LeBron James

On the pseudo-campaigning for LeBron James as Defensive Player of the Year


The media megaphone gives NBA players, coaches, front office officials, and owners a chance to call and respond. We’ve seen players poke at one another both jokingly and pointedly, coaches attempt to jar their players, opponents take shots from across the wall, and almost every conceivable combination of parties make comments of every ilk.

In more than a few of those instances, the relay of comments becomes a typical game of telephone, in which crucial words and qualifiers are often dropped for the sake of a good headline or simplification. It can lead to some hilarious misunderstandings, but more often than not it just has our favorite NBA regulars talking past one another.

Case in point? The absurd “LeBron James for Defensive Player of the Year” quasi-exchange between Orlando Magic head coach Stan Van Gundy and Miami Heat head coach Erik Spoelstra. From Tim Povtak of NBA FanHouse, here is Stan Van Gundy’s response to a comment that was never really made:

“He (James) is the Defensive Player of the Year after five games? Wow. I would say that’s a quick rise to prominence defensively,” Magic coach Stan Van Gundy said sarcastically after Wednesday morning’s Magic practice. “Nothing surprises me. I just didn’t realize we were going to start the campaign this early. ”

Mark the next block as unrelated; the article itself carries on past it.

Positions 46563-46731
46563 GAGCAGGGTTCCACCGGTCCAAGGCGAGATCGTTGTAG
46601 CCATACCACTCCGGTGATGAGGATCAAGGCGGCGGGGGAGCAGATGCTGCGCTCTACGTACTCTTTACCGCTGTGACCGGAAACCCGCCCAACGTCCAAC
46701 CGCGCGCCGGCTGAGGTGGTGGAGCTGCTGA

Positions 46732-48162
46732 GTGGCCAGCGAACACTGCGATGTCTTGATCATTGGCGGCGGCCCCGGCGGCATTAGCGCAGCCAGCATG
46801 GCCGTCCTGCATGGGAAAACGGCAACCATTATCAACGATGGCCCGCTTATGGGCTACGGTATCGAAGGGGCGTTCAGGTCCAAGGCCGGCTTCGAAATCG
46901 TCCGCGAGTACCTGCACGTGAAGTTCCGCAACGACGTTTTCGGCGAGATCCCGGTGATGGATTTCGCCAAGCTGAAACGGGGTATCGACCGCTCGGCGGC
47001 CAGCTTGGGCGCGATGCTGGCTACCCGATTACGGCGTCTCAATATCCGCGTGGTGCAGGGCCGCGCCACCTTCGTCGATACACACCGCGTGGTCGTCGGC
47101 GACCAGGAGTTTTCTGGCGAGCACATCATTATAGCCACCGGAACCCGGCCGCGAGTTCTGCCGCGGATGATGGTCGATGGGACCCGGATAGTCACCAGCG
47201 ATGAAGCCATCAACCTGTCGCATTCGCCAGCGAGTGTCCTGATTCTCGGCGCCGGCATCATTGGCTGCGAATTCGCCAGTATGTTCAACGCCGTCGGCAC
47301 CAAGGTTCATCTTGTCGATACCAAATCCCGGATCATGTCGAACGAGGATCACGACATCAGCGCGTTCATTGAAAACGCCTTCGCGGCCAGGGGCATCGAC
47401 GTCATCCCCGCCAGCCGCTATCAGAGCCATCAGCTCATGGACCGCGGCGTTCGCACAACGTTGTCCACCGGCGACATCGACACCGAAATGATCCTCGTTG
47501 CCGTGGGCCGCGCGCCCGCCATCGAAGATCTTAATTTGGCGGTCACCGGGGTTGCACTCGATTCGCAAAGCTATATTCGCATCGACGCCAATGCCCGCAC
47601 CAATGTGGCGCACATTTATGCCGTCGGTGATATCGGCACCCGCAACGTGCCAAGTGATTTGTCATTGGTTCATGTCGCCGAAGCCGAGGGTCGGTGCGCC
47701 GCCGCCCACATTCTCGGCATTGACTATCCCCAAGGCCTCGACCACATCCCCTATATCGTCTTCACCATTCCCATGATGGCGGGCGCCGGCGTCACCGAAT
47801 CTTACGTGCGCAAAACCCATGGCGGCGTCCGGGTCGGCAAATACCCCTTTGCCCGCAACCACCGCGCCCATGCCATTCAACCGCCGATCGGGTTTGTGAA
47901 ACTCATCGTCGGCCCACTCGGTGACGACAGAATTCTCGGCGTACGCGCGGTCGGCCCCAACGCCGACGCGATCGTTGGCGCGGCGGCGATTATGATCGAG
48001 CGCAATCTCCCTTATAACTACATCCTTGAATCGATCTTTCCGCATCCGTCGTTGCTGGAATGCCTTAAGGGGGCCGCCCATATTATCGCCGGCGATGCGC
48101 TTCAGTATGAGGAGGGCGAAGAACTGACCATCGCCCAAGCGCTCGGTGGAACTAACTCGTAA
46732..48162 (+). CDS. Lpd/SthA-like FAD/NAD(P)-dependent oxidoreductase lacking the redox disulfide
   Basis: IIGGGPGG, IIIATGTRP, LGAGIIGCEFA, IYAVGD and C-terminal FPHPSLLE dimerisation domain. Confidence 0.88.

That’s probably a reasonable retort to the claim that LeBron had become the DPoY favorite, but no one ever said such a thing. Here is the instigating quote of this ridiculous conversation, courtesy of Joseph Goodman of the Miami Herald:

“The reality is we added a first-team all-defensive player in LeBron James,” Spoelstra said. “He has already proven himself on that side of the floor. He is capable and hopefully will be considered for Defensive Player of the Year this year if he has the year we anticipate.”
If LeBron has the year that Spoelstra and the Heat anticipate, then he’ll hopefully be considered for Defensive Player of the Year. Could Spoelstra have been more unassuming? Spoelstra simply made the case that LeBron is a very capable defender, and that he was an All-Defense first team selection last season. Both are indeed true. Spoelstra also hopes that LeBron will be considered for Defensive Player of the Year honors, as he was last season, when James ranked fourth in overall DPoY voting and second (by a large margin, mind you) in 1st place votes. Is it so ridiculous to think that LeBron could eventually be in the running for the award if he plays as the Heat expect him to play?

Before season starts, watch top 10 dunks of preseason

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Starting Tuesday night, the games matter. The dunks matter.